The slaughter of civilians at office parties, concert venues, cafes, restaurants, airports and nightclubs while the world’s armies hide in their barracks, afraid to enter sovereign Syria, is a fundamental tragedy. The Organization of Islamic Cooperation should look in the mirror and ask itself why it exists.

Venezuela

A nation that should be among the world’s most prosperous is now reduced to rioting over toilet paper. Blackouts, kidnappings and gangs with more firepower than the police rule the day. The middle class has been reduced to scavenging for food scraps. How did this happen?

Standing behind nationalist borders, two Latin American buffoons were able to con their people and count on a passive world to go along with their suicidal economic plans. The destruction of the nation’s wealth was clear from day one; Chavismo was a proven path to ruin. Former President Hugo Chavez’s plan to nationalize a multitude of companies, control every economic transaction, reward his cronies with the spoils of state seizures and enter into ideologically motivated and disastrous foreign relationships were bound to ruin Venezuela. After these policy failures already sunk the nation, President Nicolas Maduro, Chavez’s lessor successor, doubled down by adding even greater political repression into the mix.

It is funny how the often-outspoken Organization of American States (OAS) has basically given a free pass to Venezuela and allowed for the destruction of a nation. It should have stepped in long ago and isolated or helped to remove Chavez. The survival of an entire society was at stake.

England

What more can be said about Brexit? The backers of nationalist revival have all left the field, with Boris Johnson and Nigel Farage slipping behind the political frontlines. Now that the nationalists got their way—a divorce from Europe after 43 years of marriage—leaving the European Union (EU) suddenly does not look like such a good idea. What Brexit has shown is that the yearning for a defined and exclusive nation-state still resonates even among the most modern of people. The voting patterns also showed that within a nation-state there could be two different peoples: young and old. The future clearly belongs to the young, pro-European group, but it may take another generation until their ideals are realized. In the meantime, England’s economy will likely pay the price—all because of senseless nationalistic fervor.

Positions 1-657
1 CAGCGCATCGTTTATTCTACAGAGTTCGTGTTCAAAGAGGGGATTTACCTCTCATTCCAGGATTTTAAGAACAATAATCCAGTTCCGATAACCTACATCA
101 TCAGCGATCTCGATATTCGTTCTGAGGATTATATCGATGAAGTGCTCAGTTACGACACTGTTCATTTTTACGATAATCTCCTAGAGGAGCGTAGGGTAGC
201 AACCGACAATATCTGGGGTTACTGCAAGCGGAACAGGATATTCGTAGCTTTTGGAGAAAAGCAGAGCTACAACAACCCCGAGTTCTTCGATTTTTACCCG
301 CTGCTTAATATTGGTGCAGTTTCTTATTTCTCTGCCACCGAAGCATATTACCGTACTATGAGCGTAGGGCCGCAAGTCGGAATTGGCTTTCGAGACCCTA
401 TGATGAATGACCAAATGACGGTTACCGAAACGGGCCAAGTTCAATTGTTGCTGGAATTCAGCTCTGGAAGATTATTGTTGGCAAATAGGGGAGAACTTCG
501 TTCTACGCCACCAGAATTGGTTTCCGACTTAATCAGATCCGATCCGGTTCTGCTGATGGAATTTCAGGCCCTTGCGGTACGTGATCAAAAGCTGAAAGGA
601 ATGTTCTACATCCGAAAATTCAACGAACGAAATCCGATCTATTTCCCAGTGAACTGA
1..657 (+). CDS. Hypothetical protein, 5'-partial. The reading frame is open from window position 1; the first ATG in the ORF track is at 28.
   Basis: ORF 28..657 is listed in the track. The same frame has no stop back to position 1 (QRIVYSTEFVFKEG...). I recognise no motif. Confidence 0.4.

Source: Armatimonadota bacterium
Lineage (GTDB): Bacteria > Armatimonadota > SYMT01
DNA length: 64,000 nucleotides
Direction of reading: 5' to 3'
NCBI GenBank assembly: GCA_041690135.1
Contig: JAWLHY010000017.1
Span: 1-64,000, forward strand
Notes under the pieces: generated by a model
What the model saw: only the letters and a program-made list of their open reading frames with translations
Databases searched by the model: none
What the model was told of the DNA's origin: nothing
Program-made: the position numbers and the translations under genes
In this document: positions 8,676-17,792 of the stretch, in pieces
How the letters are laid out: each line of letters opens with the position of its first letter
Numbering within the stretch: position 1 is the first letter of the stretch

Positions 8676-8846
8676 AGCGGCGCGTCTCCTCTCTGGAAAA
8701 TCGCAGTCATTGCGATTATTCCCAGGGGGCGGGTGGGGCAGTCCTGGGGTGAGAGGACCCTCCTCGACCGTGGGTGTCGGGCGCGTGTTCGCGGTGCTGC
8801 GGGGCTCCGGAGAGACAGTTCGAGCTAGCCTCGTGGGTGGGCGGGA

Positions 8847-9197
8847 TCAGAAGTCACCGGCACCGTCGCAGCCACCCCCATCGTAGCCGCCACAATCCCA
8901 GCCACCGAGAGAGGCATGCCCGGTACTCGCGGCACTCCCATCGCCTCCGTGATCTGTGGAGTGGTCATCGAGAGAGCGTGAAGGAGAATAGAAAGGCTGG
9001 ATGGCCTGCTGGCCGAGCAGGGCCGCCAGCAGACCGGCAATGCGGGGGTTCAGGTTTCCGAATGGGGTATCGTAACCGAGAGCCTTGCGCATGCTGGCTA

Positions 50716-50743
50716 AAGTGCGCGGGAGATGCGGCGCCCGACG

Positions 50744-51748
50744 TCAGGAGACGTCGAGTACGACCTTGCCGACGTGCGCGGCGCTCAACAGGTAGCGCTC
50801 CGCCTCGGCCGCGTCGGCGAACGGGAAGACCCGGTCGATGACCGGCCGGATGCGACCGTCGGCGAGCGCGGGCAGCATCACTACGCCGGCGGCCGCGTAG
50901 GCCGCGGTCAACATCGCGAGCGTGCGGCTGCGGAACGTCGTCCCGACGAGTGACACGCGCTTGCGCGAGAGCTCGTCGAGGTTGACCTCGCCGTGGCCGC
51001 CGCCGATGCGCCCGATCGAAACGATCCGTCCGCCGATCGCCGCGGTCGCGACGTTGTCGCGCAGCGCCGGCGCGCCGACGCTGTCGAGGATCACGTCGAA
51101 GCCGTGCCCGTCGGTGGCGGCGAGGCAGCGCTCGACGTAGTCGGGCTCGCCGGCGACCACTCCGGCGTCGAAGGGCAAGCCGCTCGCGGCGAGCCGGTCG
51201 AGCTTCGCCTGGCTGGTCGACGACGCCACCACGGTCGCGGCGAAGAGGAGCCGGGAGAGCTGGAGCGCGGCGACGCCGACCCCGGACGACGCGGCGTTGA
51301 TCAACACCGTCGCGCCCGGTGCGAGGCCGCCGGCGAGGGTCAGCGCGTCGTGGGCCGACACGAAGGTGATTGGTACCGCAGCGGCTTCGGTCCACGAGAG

I will not presume to have a definitive solution to the tragedy that nationalism has and will continue to inflict on the world in the 21st century. I do know, however, that if this old political artifact is not seriously addressed, more countries will go the way of North Korea, Syria, Venezuela and England, and the future of humankind will be at stake.

Jonathan Russo has been observing and writing about the Mid-East, domestic politics, and China for decades. In the last 10 years his articles have been published in The Huffington Post, Times of Israel, and his own site JavaJagMorning.com. He’s been an executive in the NY media world for over 40 years and resides in Manhattan.

The Problem With Nationalism: North Korea, Syria, Venezuela and England